House bill aims to improve airport biometrics
- By Alice Lipowicz
- May 08, 2008
The Homeland Security Department would be required to consult with industry executives on biometric identification for airport security under newly proposed legislation.
The bill, which was introduced May 7 by Homeland Security Committee Chairman Rep. Bennie Thompson (D-Miss.), came less than a week after the Transportation Security Administration was to begin tests to screen airport employees at selected airports.
The tests include biometric identification of employees at two airports. Several airport authorities also recently formed a consortium to make plans for biometric ID cards.
Under Thompson's legislation, the goal is to ensure there is a comprehensive plan in place before airports begin using biometric ID systems, Thompson said in a news release.
"This is not about re-inventing the wheel or putting a stop to any good work at TSA ? it is about helping us build upon smart, efficient and effective airport security measures needed to secure Americans and protect a vital industry to our economy and resiliency," he said.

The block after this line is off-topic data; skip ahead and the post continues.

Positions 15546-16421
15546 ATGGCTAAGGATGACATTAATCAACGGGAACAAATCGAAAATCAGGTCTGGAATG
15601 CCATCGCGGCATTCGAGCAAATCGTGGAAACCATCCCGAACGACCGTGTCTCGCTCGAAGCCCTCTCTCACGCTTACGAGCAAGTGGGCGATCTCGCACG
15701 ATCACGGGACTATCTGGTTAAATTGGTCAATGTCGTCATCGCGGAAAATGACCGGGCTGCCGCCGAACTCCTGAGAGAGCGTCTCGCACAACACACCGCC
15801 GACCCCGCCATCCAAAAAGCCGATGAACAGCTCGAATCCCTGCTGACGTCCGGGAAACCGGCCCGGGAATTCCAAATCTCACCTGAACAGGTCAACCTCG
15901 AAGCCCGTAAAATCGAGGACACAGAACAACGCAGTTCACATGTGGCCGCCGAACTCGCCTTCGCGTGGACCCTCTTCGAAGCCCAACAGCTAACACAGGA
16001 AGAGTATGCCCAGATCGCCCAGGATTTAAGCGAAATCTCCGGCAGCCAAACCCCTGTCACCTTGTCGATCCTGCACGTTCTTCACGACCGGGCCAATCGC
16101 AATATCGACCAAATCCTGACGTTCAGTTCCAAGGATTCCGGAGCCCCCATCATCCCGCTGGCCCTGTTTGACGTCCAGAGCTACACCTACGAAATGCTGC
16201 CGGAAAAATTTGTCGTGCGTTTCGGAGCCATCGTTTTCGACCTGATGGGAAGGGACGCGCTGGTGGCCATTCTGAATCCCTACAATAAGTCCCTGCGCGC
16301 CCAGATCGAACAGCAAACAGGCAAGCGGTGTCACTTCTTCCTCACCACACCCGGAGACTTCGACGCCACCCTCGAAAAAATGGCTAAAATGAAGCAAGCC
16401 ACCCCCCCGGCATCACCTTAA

The bill requires that:
- TSA study existing and proposed industry programs for biometric screening at airports.
- TSA study how airports might transition to biometric systems.
- TSA submit to Congress a report on best practices for issuing biometric credentials for airport workers.
- The DHS secretary create a working group with industry stakeholders for consultation on biometric identification.
In a statement today, the American Association of Airport Executives said it supports Thompson's approach.
"The legislation Chairman Thompson has introduced opens the door to a coordinated approach between the federal government and industry," AAAE President Charles Barclay said in a news release.
Alice Lipowicz is a staff writer covering government 2.0, homeland security and other IT policies for Federal Computer Week.